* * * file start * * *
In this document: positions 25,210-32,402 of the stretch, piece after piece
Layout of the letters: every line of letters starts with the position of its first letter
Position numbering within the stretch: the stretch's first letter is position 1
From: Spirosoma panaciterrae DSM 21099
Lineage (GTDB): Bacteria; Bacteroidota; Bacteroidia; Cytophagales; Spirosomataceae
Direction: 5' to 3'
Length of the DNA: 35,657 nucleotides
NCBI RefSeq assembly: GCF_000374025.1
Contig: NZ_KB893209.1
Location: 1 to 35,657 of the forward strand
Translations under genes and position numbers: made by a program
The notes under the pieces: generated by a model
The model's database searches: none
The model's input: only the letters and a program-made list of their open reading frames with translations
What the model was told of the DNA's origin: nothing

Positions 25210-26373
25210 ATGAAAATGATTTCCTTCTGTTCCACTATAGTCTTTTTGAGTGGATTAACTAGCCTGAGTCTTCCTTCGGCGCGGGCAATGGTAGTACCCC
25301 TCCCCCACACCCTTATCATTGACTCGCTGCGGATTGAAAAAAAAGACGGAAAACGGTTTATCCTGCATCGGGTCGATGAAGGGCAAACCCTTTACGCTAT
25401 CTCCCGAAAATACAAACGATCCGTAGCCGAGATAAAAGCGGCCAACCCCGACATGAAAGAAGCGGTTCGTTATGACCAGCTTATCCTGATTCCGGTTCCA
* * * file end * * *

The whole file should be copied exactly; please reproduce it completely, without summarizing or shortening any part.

In this document: positions 25,210-32,402 of the stretch, piece after piece
Layout of the letters: every line of letters starts with the position of its first letter
Position numbering within the stretch: the stretch's first letter is position 1
From: Spirosoma panaciterrae DSM 21099
Lineage (GTDB): Bacteria; Bacteroidota; Bacteroidia; Cytophagales; Spirosomataceae
Direction: 5' to 3'
Length of the DNA: 35,657 nucleotides
NCBI RefSeq assembly: GCF_000374025.1
Contig: NZ_KB893209.1
Location: 1 to 35,657 of the forward strand
Translations under genes and position numbers: made by a program
The notes under the pieces: generated by a model
The model's database searches: none
The model's input: only the letters and a program-made list of their open reading frames with translations
What the model was told of the DNA's origin: nothing

Positions 25210-26373
25210 ATGAAAATGATTTCCTTCTGTTCCACTATAGTCTTTTTGAGTGGATTAACTAGCCTGAGTCTTCCTTCGGCGCGGGCAATGGTAGTACCCC
25301 TCCCCCACACCCTTATCATTGACTCGCTGCGGATTGAAAAAAAAGACGGAAAACGGTTTATCCTGCATCGGGTCGATGAAGGGCAAACCCTTTACGCTAT
25401 CTCCCGAAAATACAAACGATCCGTAGCCGAGATAAAAGCGGCCAACCCCGACATGAAAGAAGCGGTTCGTTATGACCAGCTTATCCTGATTCCGGTTCCA